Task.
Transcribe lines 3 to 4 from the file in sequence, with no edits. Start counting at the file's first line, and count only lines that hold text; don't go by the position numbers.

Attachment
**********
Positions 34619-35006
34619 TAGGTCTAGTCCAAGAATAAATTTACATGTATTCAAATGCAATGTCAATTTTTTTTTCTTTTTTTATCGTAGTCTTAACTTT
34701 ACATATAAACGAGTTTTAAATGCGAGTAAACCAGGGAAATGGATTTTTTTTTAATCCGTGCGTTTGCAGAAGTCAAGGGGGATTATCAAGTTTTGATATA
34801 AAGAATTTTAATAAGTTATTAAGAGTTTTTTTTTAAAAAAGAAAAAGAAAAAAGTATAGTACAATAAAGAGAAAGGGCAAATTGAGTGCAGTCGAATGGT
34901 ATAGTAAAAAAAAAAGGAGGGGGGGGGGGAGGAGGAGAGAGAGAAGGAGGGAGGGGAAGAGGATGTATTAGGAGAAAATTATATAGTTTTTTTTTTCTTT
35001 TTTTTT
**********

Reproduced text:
34701 ACATATAAACGAGTTTTAAATGCGAGTAAACCAGGGAAATGGATTTTTTTTTAATCCGTGCGTTTGCAGAAGTCAAGGGGGATTATCAAGTTTTGATATA
34801 AAGAATTTTAATAAGTTATTAAGAGTTTTTTTTTAAAAAAGAAAAAGAAAAAAGTATAGTACAATAAAGAGAAAGGGCAAATTGAGTGCAGTCGAATGGT